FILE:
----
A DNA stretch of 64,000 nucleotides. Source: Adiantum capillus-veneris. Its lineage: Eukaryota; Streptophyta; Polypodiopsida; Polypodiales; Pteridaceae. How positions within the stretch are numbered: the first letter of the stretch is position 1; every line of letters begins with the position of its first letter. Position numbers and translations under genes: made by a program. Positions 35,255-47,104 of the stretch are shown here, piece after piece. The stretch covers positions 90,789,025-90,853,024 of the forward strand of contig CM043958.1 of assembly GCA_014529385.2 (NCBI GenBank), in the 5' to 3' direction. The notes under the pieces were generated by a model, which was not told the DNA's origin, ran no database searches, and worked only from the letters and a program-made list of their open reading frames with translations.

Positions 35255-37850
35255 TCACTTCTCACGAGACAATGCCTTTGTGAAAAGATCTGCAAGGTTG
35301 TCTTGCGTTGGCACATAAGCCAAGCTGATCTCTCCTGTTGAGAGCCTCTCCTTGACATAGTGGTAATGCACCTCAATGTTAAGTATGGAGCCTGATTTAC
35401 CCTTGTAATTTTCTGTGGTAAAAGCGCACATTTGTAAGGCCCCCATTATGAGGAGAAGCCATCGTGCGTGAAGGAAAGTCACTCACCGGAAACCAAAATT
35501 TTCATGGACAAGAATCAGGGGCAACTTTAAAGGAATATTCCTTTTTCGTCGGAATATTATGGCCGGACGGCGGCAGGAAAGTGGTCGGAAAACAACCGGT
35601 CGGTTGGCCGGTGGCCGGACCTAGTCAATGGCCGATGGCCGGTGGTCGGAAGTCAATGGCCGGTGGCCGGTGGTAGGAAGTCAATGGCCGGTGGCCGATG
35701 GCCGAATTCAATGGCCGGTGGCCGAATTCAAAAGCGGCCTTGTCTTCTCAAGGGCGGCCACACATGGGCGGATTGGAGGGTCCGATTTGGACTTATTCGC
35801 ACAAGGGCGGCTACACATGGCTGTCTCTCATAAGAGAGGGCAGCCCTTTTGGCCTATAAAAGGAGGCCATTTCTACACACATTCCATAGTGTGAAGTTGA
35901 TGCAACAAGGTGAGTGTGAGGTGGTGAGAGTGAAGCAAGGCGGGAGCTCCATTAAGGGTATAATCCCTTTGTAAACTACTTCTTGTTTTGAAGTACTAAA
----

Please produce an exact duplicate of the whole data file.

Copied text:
A DNA stretch of 64,000 nucleotides. Source: Adiantum capillus-veneris. Its lineage: Eukaryota; Streptophyta; Polypodiopsida; Polypodiales; Pteridaceae. How positions within the stretch are numbered: the first letter of the stretch is position 1; every line of letters begins with the position of its first letter. Position numbers and translations under genes: made by a program. Positions 35,255-47,104 of the stretch are shown here, piece after piece. The stretch covers positions 90,789,025-90,853,024 of the forward strand of contig CM043958.1 of assembly GCA_014529385.2 (NCBI GenBank), in the 5' to 3' direction. The notes under the pieces were generated by a model, which was not told the DNA's origin, ran no database searches, and worked only from the letters and a program-made list of their open reading frames with translations.

Positions 35255-37850
35255 TCACTTCTCACGAGACAATGCCTTTGTGAAAAGATCTGCAAGGTTG
35301 TCTTGCGTTGGCACATAAGCCAAGCTGATCTCTCCTGTTGAGAGCCTCTCCTTGACATAGTGGTAATGCACCTCAATGTTAAGTATGGAGCCTGATTTAC
35401 CCTTGTAATTTTCTGTGGTAAAAGCGCACATTTGTAAGGCCCCCATTATGAGGAGAAGCCATCGTGCGTGAAGGAAAGTCACTCACCGGAAACCAAAATT
35501 TTCATGGACAAGAATCAGGGGCAACTTTAAAGGAATATTCCTTTTTCGTCGGAATATTATGGCCGGACGGCGGCAGGAAAGTGGTCGGAAAACAACCGGT
35601 CGGTTGGCCGGTGGCCGGACCTAGTCAATGGCCGATGGCCGGTGGTCGGAAGTCAATGGCCGGTGGCCGGTGGTAGGAAGTCAATGGCCGGTGGCCGATG
35701 GCCGAATTCAATGGCCGGTGGCCGAATTCAAAAGCGGCCTTGTCTTCTCAAGGGCGGCCACACATGGGCGGATTGGAGGGTCCGATTTGGACTTATTCGC
35801 ACAAGGGCGGCTACACATGGCTGTCTCTCATAAGAGAGGGCAGCCCTTTTGGCCTATAAAAGGAGGCCATTTCTACACACATTCCATAGTGTGAAGTTGA
35901 TGCAACAAGGTGAGTGTGAGGTGGTGAGAGTGAAGCAAGGCGGGAGCTCCATTAAGGGTATAATCCCTTTGTAAACTACTTCTTGTTTTGAAGTACTAAA